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Does anyone know how many fires have occurred at Waste & Recycling facilities in Queensland this year?  Data obtained by the Waste to Opportunity Enterprise, for the calendar year 2016, shows we had 123 fires at Queensland’s waste and recycling facilities which were attended by QFES personnel, showing a significant rise from the 96 fires attended by QFES during 2015, and the 114 fires in 2014.

Of course, this is just reported incidents attended by QFES. Trying to determine the scale of the non-reported fire incidents is much more difficult. And as with everything waste and recycling related, there is significant variation in data collection between agencies and jurisdictions which makes a process of benchmarking and trend analysis complex.  As such, the issue of waste fires is poorly understood, with limited information on, the causes, number of incidences, risks location and their impact on society, the environment and the economy. In particular, where there are significant releases of hazardous contaminants into the atmosphere, soil/ground and local (surface and ground) waters. Whilst high-profile or high-impact fires reach media outlets, the majority go unnoticed by all but the local stakeholders (including workers and impacted residents and businesses).

According to recent annual reporting of statistics, published by fire departments across Australia[1], there were:

  • 5,652 rubbish fires in NSW[2],
  • 3,583 other fires (which includes rubbish) in Western Australia[3],
  • 1,003 outside rubbish fires in South Australia[4]; and
  • 1,723 (16%) of all fires attended by the fire services in Tasmania[5].

So how did Queensland compare to other jurisdictions in terms of fires which were attended by the relevant emergency service personnel? In the United Kingdom, Chief Fire Officers Association reported 250 fires for 2015 at waste & recycling companies; and for the rolling 12 months from March 2016 until Feb 2017, US & Canadian waste & recycling facilities have experienced 282 reported fires attended by emergency personnel.  So, when looking at the ratio of reported fires which were attended by the emergency services coupled with the total number of facilities, – Queensland appears to have a significantly larger proportion of fires. Current research is underway to gather all available data and determine if this is the case, with the research report available mid-year.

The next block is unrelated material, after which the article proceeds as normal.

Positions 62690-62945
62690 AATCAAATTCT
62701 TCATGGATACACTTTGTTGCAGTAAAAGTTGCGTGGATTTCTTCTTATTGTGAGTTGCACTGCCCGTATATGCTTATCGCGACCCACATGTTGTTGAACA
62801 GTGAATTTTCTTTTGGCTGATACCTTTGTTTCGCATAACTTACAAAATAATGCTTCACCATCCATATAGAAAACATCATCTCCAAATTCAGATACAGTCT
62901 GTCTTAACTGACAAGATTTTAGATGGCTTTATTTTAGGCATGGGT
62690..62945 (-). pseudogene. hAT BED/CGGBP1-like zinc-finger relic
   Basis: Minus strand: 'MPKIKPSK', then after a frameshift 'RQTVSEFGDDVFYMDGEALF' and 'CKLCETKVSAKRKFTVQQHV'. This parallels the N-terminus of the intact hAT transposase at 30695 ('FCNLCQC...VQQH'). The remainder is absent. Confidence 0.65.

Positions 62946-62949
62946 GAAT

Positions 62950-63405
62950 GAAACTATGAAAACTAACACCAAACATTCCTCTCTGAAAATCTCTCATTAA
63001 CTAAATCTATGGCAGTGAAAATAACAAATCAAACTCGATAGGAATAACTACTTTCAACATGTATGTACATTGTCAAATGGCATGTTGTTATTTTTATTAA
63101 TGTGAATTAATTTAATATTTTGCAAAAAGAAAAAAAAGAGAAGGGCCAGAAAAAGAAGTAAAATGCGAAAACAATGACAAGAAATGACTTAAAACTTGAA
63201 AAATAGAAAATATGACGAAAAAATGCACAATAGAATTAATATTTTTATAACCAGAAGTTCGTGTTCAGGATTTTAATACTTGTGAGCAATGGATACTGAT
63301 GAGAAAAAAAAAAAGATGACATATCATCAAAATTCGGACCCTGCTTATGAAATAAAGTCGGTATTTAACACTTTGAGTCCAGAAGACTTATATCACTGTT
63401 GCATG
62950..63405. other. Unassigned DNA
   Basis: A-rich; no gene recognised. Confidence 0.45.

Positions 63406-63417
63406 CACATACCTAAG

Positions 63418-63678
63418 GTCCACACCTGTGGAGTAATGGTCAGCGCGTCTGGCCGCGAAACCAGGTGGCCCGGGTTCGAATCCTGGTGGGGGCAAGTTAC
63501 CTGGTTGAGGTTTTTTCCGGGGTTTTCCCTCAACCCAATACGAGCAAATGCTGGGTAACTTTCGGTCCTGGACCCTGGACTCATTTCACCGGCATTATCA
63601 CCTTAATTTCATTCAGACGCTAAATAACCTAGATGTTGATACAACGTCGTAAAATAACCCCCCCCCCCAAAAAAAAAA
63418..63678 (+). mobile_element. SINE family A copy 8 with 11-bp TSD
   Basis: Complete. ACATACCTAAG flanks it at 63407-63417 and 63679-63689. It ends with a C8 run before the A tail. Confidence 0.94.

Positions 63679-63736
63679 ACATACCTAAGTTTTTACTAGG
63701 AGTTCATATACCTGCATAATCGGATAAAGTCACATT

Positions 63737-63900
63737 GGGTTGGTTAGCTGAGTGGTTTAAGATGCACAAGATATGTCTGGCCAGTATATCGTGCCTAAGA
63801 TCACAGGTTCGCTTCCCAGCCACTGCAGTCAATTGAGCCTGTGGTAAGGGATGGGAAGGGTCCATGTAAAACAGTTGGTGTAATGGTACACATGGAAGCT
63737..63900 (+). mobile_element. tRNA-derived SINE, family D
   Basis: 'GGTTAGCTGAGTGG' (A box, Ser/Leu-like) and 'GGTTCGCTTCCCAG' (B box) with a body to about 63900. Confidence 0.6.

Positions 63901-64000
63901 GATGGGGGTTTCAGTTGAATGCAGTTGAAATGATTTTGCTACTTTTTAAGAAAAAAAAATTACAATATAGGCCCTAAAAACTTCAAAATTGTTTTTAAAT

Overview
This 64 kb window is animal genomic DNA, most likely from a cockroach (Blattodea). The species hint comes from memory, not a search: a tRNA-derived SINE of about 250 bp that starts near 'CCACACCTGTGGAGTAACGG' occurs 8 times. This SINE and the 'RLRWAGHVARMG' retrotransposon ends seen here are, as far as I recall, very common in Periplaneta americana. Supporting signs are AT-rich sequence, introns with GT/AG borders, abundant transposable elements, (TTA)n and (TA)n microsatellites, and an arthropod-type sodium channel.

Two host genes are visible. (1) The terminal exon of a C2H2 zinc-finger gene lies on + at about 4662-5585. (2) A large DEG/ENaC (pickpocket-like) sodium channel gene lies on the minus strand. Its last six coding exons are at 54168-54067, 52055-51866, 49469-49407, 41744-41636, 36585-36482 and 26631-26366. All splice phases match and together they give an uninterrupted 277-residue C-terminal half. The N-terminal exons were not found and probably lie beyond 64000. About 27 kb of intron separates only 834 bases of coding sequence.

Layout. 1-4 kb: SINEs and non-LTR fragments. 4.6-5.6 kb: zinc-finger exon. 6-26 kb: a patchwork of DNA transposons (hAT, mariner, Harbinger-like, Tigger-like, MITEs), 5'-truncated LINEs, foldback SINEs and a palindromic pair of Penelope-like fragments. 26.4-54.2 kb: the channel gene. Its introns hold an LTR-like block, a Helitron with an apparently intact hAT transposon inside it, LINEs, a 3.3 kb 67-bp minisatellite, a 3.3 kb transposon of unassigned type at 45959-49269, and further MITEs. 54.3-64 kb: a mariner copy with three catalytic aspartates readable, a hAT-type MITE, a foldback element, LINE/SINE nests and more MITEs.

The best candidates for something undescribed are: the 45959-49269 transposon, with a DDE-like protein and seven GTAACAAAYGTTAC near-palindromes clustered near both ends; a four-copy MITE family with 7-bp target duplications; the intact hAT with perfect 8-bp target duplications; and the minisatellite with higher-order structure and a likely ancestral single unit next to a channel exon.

The economic impacts (direct and indirect) from waste fires are significant. An example of this was the case on 22-23 February, when a thick black cloud spread across Sydney’s west from a massive fire raging inside a waste recycling facility in Chullora. Almost 100 firefighters fought the blaze on the first day. The plume was visible for over 10kms and it caused some disruption to Bankstown Airport. The disruption to local traffic and businesses (not just the business experiencing the fire) was also extensive. Neighbouring streets, which located other commercial business, were closed on the first day to prevent injury, protect human health and make way for 23 fire trucks and a mobile command centre at the scene. Or the SKM Coolaroo recycling plant fire in July which resulted in the evacuation of over 100 homes and hospitalisation of several individuals and which led to the establishment of a joint government taskforce to target key resource recovery sites. The sheer utilisation of the emergency service personnel during these incidents also has indirect costs associated with the fire (from overtime to operational complexities of responding to other critical incidents which arose over this time). Indeed, these risks are becoming high-profile and are being recognised not only by the community but also the insurance industry resulting in rising premiums.

These significant costs and risks have been documented in other research1 which aimed to understand the risks associated with waste fires in Australia to better examine how the potential impacts of these fires can be minimised, showing the direct risks posed to people, the environment and the economy. This research concluded that there is a growing need to take waste fires seriously with regular reporting, risk management strategies and effective guidelines to prevent both the occurrence and severity of future waste fires. The report recommended that all States in Australia be compelled to keep an accurate record of the occurrence and size of waste fires as they occur and that these statistics be regularly reviewed to identify the potential for emerging risks. How these common-sense but critical findings have been transposed into action is still unclear.

The Future of Fires in the Industry